I’ll be sharing a few highlights posts from our trip with pictures taken on my Nikon for you to see. By the end of Bekah’s time here we had discovered that we basically share a brain and were finishing each other’s sentences, laughing the same way and even reading each other’s thoughts!

Back to the current month at hand though, May brought with it some nicer and warmer days though it has also brought with it rain and clouds. Last weekend we did manage to get in the first BBQ of the season and ate outside two days in a row which was lovely. Hoping this coming weekend is as lovely.

I’d like to just share a few photos from this weekend with you so you can see the lovely day we had this past Saturday the 7th…

St. Swithuns Church North Allington Bridport Dorset

St. Swithuns Church on North Allington in Bridport, with cherry blossoms in front.

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Beautiful garden bluebells in the churchyard.

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A close-up of an ornamental cherry blossom from a tree in the churchyard.

And lastly…

typical cherry blossoms st swithuns north allington bridport dorset

Close-up of typical cherry blossoms in the churchyard.

The colours of Spring are truly wonderful, aren’t they? I look forward to sharing more posts with you from now on about trips, lifestyle changes and just life in general.

Cheers!

Nadia xo

 

Love snail mail? Check out my latest incoming, outgoing and unboxings in This is My Letter to You.

I adore Wales, as should you and here is why: SPRING TRAVEL GUIDE-THE WELSH HOUSE.

I think I’m going to take a page out of their book and forage for wild garlic this weekend…

I am crushing on these desk accessories from Papermash right now…

Inside the #Portland #Bill #Lighthouse and other views…

Portland Bill Lighthouse and more

Part three of our journey to the Isle of Portland was all about going up inside the lighthouse and taking in the last few scenic views of the area before heading back home to Bridport the following day. Sunday dawned grey and windy, cold and not the best day in the world to be out and about but we made the most of it heading first to the Coast Watch Tower for a mini tour by the volunteers there (it’s free and they really like visitors). The tower itself isn’t much to look at but going up there is worth the trip just to have a look through the giant binoculars. The detail of the lighthouse that can be seen through them is incredible! After that we walked down to the lighthouse to book a tour spot. We went up with 15 other people and a guide, some of which included children. A word to the parents out there who wish to take their children to Portland Bill Lighthouse, because of the potential safety risks due to structural features of the lighthouse, small children are only permitted to climb the lighthouse if they are at least 1.1 metres in height and capable of climbing up and back down without help. If your children are too small to go up inside, it is still worth the wait until they are tall enough to go in.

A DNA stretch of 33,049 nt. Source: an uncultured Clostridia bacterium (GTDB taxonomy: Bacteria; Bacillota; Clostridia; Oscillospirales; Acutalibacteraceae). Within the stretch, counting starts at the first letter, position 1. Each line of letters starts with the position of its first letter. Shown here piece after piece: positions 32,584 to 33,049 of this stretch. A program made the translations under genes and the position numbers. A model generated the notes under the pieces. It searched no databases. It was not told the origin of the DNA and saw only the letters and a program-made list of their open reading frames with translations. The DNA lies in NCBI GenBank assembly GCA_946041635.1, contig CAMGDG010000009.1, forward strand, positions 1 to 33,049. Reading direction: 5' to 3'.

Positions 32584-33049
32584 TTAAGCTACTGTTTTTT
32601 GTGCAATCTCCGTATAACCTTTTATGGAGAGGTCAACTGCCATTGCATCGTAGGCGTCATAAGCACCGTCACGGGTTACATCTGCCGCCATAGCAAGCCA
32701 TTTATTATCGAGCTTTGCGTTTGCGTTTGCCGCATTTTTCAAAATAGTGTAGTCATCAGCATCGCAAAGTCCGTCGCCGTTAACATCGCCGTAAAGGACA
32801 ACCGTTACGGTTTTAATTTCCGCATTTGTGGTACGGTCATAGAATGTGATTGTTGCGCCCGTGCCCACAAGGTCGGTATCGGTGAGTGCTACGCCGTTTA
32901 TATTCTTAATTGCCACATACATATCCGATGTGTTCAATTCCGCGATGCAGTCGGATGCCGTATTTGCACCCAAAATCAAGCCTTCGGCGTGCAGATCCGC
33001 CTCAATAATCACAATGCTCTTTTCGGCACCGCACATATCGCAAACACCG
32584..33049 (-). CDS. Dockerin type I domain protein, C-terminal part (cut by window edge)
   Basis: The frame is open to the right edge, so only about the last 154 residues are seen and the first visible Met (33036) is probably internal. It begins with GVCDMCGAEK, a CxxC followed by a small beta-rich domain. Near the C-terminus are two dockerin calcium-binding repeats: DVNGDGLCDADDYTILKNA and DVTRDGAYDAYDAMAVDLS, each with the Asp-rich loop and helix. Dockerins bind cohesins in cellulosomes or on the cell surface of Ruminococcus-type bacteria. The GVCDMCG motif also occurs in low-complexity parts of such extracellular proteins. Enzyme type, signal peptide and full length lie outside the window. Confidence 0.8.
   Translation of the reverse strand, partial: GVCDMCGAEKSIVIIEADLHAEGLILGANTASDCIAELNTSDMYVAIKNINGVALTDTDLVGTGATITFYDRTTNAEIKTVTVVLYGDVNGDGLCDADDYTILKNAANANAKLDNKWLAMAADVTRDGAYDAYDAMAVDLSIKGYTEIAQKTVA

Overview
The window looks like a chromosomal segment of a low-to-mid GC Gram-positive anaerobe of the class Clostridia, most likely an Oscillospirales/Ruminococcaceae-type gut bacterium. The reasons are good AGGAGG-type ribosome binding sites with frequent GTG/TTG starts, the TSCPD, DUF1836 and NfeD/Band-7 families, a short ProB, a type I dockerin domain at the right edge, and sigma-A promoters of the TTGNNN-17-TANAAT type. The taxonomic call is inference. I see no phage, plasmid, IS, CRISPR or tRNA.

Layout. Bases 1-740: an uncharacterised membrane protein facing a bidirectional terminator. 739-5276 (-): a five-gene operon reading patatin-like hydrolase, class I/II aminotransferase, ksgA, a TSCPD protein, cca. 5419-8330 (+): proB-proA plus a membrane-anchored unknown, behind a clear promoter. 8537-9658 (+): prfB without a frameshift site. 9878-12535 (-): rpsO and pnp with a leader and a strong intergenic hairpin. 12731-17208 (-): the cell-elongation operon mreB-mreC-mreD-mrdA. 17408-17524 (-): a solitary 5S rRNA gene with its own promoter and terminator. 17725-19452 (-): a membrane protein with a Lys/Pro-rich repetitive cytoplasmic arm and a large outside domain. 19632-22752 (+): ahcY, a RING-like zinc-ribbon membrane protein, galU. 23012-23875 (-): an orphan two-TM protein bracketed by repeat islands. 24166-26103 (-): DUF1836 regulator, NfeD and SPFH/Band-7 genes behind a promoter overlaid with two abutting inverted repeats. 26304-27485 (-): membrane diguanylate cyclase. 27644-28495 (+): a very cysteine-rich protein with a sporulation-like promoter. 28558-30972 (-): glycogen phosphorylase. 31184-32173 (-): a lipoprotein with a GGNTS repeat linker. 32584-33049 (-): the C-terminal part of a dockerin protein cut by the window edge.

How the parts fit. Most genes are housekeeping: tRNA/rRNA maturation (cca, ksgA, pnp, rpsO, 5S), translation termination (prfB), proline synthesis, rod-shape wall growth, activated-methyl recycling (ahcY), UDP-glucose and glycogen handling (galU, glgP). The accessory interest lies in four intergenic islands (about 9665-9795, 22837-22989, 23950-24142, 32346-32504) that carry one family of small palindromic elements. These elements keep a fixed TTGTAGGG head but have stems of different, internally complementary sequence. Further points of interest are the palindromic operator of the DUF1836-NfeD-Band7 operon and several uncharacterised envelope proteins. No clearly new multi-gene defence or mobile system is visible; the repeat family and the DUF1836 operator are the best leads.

So, without further ado, I will share some photos of our last day of exploration around Portland Bill!

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Looking down on the Old Lower Lighthouse from the road by the Coast Watch tower…

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The grey day made for some very atmospheric photos…

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One last look at the Pulpit Inn where we had eaten the bulk of our meals that weekend…

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Heading back toward the lighthouse, getting ready to head inside it…

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Hubby taking a few last shots of the area…

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Best view of Pulpit Rock we had throughout the weekend. It was too wet and windy to actually stand on the rock bed in front of it…

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Close-up so you can see how narrow the lighthouse is, and we went inside that with 16 other people!

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Inside the ground floor of the lighthouse at the start of our tour. Those steps above are quite narrow and steep.

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A little bit of lighthouse history on this Trinity House plaque…

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Still within the ground floor, looking at all the commemorative items inside…

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This was above us on the next level up…

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A look at the actual light from the lighthouse. The bulbs inside are small but just imagine the beams they make reflecting off of all those panels!